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Using blogs and wikis to connect Beyond the Classroom.

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Started by Catriona Pene 25 Feb 2013 5:39pm () Replies (9)

When schools I am working in identify the Beyond the Classroom dimension, in the eLPF, as one they need to focus on, the question keeps coming up around how we can engage parents and the wider community in the children's learning.

One of my favourite and most successful ways is to use a blog (or wiki) to give parents and the wider community a window into the learning in the classroom and a voice to comment on learning and encourage the students.

However blogs (wikis) are no magic formula, you cannot set one up and just expect it to work, it's important you educate the parents around how they can become involved and keep the blog fresh and the children actively involved in order to keep the parents coming back for more.

Recently Allanh King bookmarked this great guide to involving parents in your blog (thanks Allanah) and it got me thinking about how much we presume parents know about blogging (wiki-ing) and how many teachers become disillusioned with their blogs because the parents and wider community fail to engage.

SO here are a few of my beginning of the year suggestions on how to get your parents engaged in your blog and I hope others of you bloggers (wiki-ists) out there will contribute your ideas and suggestions too.

1. Send a letter home at the beginning of the year introducing the blog and explaining the basics.

2. Provide opportunities before and after school for parents to access the blog via the classroom. The children can show their parents around and be the experts.

3. Teach your parents how to comment and subscribe to updates. Either by handout or in a mini after school workshop.

4. Put prompts to posts on the blog in your class newsletter, homework books, school newsletter...

5. Make a big fuss when parents do engage in the blog, comment or just visit. : )

Replies

  • Jill Hammonds (View all users posts) 26 Feb 2013 6:44am ()

    6. Put criteria for responding to the blog into the actual blog or wiki with exmples of the types of comments that are useful.  In that way parents and whanau can get beyond just "awesome" and start providing feedback that will add to the student learning.  I find this particularly with student writing where kids often don't consider their audience and thereby often leave out some of the information that is vital to full understanding.  If parents come in and ask them questions such as "What did you mean by . . . ?" or "Who was the person that  . . . ?" the kids get to see where they left some of the info in their own heads rather than woven into the story.  I also talk to the kids about using detail and word choice to "paint pictures in the minds of their reader to engage them in the story."  So comments such as "quote text" reminded me of when I was little and we . . . " so that the kids can see when they succeed in engaging their reader.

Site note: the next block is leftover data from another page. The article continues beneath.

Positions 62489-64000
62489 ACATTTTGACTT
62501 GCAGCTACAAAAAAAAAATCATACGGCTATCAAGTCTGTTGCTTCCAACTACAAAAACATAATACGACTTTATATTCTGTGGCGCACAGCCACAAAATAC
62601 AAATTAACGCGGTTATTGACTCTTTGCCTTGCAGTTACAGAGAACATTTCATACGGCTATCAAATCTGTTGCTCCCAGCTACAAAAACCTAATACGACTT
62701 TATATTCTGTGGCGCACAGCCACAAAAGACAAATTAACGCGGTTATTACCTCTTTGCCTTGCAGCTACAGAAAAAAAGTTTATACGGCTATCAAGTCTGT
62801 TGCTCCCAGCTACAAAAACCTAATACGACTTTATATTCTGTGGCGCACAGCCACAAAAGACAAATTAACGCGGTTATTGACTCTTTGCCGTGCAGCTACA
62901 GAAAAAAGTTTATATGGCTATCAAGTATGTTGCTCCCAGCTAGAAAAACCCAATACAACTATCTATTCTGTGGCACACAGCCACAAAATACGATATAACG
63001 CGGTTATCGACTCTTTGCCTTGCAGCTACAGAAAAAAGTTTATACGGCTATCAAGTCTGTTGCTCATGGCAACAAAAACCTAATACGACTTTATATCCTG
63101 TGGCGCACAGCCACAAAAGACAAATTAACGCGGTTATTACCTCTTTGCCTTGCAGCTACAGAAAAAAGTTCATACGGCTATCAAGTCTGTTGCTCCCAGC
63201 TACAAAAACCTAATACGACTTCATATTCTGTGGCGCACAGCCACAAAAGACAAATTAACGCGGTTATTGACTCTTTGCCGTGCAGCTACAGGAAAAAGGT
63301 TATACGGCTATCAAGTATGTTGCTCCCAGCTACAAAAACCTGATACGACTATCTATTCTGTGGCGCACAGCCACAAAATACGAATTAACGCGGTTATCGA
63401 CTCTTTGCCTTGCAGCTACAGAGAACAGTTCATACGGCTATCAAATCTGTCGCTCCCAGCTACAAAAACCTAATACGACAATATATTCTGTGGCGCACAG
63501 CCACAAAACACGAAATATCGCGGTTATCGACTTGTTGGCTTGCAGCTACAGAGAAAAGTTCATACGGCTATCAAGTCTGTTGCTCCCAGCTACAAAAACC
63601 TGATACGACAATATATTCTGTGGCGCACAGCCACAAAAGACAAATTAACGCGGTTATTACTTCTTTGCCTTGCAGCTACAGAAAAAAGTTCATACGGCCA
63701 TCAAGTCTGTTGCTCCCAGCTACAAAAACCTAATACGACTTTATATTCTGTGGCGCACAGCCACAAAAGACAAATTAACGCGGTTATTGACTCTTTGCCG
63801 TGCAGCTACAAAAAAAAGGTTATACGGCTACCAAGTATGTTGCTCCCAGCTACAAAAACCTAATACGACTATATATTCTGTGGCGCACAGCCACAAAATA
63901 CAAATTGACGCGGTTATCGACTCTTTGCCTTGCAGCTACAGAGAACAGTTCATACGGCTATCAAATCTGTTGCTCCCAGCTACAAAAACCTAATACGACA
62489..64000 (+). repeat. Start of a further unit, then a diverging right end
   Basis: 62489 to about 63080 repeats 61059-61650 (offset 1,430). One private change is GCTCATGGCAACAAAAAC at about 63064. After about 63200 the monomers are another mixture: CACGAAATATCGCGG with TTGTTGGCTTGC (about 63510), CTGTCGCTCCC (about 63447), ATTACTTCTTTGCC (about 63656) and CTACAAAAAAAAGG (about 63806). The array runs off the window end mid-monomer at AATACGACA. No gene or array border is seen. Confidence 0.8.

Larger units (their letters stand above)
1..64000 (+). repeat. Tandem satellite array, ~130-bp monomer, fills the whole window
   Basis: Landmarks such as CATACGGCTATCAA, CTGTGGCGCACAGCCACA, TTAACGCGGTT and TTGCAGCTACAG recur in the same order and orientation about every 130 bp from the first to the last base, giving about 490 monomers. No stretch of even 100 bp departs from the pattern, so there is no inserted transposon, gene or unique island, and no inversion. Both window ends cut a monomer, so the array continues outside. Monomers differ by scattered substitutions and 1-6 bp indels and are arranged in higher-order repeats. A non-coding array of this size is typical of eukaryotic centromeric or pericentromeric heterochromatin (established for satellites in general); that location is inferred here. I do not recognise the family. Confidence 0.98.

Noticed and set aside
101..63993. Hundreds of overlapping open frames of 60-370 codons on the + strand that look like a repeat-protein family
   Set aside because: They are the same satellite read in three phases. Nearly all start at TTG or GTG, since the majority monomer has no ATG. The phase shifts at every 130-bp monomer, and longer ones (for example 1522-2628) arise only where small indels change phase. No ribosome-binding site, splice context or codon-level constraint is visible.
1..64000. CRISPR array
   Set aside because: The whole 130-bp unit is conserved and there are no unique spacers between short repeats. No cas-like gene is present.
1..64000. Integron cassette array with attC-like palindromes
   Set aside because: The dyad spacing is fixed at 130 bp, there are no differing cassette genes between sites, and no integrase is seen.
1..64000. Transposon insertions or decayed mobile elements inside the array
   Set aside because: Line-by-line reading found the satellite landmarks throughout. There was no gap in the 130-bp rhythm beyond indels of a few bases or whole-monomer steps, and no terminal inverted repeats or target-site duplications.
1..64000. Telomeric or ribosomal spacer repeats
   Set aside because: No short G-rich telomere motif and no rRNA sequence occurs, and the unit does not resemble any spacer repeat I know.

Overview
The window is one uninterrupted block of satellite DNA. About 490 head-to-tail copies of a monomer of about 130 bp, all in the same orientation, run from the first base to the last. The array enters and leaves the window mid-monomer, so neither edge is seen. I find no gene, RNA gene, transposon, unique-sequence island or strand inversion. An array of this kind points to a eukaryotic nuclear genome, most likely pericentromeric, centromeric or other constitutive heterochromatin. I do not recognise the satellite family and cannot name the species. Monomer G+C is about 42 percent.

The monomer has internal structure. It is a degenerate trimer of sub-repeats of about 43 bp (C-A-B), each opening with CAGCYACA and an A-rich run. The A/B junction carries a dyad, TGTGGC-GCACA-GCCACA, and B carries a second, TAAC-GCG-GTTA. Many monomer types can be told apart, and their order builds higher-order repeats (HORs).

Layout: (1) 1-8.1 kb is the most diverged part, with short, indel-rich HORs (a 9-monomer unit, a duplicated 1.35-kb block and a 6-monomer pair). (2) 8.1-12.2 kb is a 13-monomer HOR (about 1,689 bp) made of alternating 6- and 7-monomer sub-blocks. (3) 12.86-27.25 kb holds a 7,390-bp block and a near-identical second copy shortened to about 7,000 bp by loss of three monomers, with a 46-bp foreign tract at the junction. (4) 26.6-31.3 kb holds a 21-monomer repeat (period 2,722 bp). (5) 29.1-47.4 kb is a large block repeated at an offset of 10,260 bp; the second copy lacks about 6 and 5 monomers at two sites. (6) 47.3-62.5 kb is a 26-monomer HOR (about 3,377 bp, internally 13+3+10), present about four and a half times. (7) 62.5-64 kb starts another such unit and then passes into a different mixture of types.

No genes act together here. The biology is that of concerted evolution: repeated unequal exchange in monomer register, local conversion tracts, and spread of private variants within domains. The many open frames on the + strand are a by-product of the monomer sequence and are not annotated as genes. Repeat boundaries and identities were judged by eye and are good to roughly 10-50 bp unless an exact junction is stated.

See the example on this blog in the "What great bloggers do" at top right.
    http://taurikoroom14.blogspot.co.nz/ 

    7. To involve other than parents and whanau, make blogging a reading and writing activity.  In reading time have your students read other class blogs and leave feedback comments and then a link back to their own class blog.  In this way they will start to generate traffic and comment back into their own blog.  You can start by reading other class blogs from your school and then widen out beyond.  Kids get a real buzz when they find they really are writers and publishers.

  • Catriona Pene (View all users posts) 27 Feb 2013 10:24pm ()

    Great contributions thanks Jill.

    You reminded me that i spent some of my literacy time teaching the students to write good comments and then displayed this sheet in the room and sent it home to help parents understand how they should comment too.

    see it here... Writing great comments on blogs.

    Keep the suggestions coming please!

  • Jane Armstrong Bos (View all users posts) 04 Mar 2013 9:02am ()

    In the video clip, Using e-portfolios to record the learning processRussell Street School teacher, Jacqui Innes, describes the process and benefits of planning explicitly for what students will share on their blogs which form the basis for their e-portfolios.

    Students are encouraged to relate their posts and comments to the learning intention and success criteria, which are known from the outset. This means when they make their blog post self assessment and peer assessment can come through.

    She has found using Google reader has been a good visual way for students to be more accountable for their comments.

  • Karen Spencer (View all users posts) 05 Mar 2013 8:07am ()